|Publication number||US6599118 B2|
|Application number||US 10/085,545|
|Publication date||Jul 29, 2003|
|Filing date||Feb 28, 2002|
|Priority date||Feb 28, 2001|
|Also published as||US20020119407, WO2002068569A2, WO2002068569A3|
|Publication number||085545, 10085545, US 6599118 B2, US 6599118B2, US-B2-6599118, US6599118 B2, US6599118B2|
|Inventors||Sarma V. Pisupati|
|Original Assignee||The Penn State Research Foundation|
|Export Citation||BiBTeX, EndNote, RefMan|
|Patent Citations (18), Referenced by (6), Classifications (21), Legal Events (7)|
|External Links: USPTO, USPTO Assignment, Espacenet|
This application claims priority from U.S. Provisional Patent Application Serial No. 60/272,092, filed on Feb. 28, 2001.
The present invention relates to the combustion of carbonaceous fuels. More particularly, the present invention related to the reduction of oxides of nitrogen and carbon loss from the flue emissions produced from the combustion of carbonaceous fuels. Still more particularly, methods and systems involving both the reduction of nitrogen oxides and carbon loss from the flue emission produced from the combustion of carbonaceous fuels, particularly coal, are provided.
By way of background, the combustion of carbonaceous fuels such as coal generates by-products, including various oxides of carbon, carbon dioxide, carbon monoxide, water vapor, sulfur dioxides, and nitrogen oxides. These primary gases, along with unused oxygen and nitrogen from the air used for combustion, constitute the flue gas. Sulfur dioxide and oxides of nitrogen are significant pollutants released into the atmosphere from the combustion of carbonaceous fuels. These two gases are primarily responsible for acid rain and result in environmental damage. Both sulfur dioxide and nitrogen oxides are subject to governmental regulation, including requirements under the Clean Air Act Amendments of 1990. In addition, oxides of nitrogen not only cause acid rain, but also produce ground level ozone by reacting with volatile organic compounds emitted primarily from internal combustion engines involved with transportation. The ozone produced from nitrogen oxides migrates widely and causes problems in regions removed from the site of production. In view of the public concern over ozone damage, various regulations for reducing the emissions of nitrogen oxides have been enacted and new regulations are becoming more stringent.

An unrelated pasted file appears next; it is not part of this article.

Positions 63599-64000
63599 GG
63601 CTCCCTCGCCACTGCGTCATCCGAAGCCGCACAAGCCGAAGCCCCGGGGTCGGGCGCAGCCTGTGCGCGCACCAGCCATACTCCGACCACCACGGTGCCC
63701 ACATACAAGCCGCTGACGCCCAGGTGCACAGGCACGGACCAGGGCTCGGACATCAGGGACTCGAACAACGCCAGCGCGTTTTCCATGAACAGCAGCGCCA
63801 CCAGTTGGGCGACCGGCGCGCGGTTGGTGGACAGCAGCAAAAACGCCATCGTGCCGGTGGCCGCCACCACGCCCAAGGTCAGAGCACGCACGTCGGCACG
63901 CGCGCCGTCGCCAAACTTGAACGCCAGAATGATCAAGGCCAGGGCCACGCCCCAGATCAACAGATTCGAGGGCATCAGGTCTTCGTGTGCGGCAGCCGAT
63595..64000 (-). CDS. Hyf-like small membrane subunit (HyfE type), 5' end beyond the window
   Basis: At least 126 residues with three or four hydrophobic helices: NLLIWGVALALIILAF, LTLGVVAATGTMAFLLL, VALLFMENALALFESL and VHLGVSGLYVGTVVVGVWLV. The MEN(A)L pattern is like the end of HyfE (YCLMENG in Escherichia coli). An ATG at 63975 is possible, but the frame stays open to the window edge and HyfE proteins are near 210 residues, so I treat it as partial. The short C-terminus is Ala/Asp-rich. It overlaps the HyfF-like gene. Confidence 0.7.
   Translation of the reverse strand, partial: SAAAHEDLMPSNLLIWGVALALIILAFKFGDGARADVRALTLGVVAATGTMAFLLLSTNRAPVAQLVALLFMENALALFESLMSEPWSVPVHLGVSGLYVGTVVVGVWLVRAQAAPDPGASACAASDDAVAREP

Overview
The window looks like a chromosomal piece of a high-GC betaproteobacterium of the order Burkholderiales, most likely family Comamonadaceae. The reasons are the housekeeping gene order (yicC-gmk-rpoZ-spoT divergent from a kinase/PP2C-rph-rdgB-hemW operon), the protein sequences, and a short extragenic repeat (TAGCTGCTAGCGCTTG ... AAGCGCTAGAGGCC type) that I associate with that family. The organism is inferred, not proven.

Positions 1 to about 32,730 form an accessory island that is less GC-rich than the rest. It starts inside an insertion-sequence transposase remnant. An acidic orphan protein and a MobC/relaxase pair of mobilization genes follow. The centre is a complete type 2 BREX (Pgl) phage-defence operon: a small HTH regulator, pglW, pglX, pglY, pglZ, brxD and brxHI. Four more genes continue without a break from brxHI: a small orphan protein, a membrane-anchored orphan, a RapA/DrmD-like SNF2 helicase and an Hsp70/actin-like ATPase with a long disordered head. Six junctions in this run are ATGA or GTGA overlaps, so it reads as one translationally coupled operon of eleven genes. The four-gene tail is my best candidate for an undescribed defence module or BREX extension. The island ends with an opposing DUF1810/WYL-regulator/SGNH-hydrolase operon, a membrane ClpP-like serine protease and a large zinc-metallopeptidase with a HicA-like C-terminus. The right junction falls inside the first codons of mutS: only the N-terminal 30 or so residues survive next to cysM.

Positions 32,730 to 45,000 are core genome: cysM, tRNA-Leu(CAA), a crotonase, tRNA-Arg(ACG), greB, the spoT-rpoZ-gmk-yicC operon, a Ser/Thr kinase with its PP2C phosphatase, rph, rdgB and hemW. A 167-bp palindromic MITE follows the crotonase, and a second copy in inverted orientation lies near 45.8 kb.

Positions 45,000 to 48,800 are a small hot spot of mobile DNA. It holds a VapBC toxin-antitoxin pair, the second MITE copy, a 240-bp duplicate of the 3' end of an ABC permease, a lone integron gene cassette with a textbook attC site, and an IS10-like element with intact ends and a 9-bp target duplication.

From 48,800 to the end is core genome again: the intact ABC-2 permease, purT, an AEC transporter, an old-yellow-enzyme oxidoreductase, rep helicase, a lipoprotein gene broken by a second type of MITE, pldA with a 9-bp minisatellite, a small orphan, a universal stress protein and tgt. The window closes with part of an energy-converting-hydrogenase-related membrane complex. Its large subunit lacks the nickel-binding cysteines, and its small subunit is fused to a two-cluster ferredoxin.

Various methods are currently used to reduce nitrogen oxides. Present methods to control the emission of nitrogen oxides include burner air staging, furnace air and flue staging (reburning), flue gas recirculation, selective catalytic reduction, and selective non-catalytic reduction. The main principle of the air staging technique is to reduce the level of available oxygen in zones or regions where oxygen is a critical requirement for the formation of nitrogen oxides. The amount of fuel burnt or combusted at the peak temperature is also reduced. Fuel staging, or reburning, is another method of reducing nitrogen oxides by a part of the fuel above the main combustion zone. The hydrocarbon radicals that are released from this fuel reduce nitrogen oxides from the primary combustion zone. However, it should be noted that the main limitation for this method is that the fuel has to be very reactive because of the short residence time that is available for complete combustion after the reburn fuel is introduced. Therefore, natural gas is primarily used as a reburn fuel, although other fuels such as oil, coal, biomass-based products have been used. Selective catalytic reduction uses chemicals such as NH3 to reduce nitrogen oxides over catalysts that are expensive. Ammonia is a hazardous chemical to handle. Another problem in the industry, high un-burnt carbon, is most often encountered with low nitrogen oxide burners. With low nitrogen oxide burners, as the oxygen concentration is reduced in the near burner zone, the combustion process is delayed leading to high un-burnt carbon. This is usually indicated by and called LOI (Loss on Ignition).
With current reburning or fuel staging methodology, a part of the fuel is admitted downstream of the main combustion zone. This method requires that the fuel be very reactive and with less nitrogen since the time available for complete combustion is short. The problem with using coal as a reburn fuel is that the volatiles produced from combustion can be used to reduce nitrogen oxides, but the char increases the unburnt carbon loss. Accordingly, coal is not a preferred choice.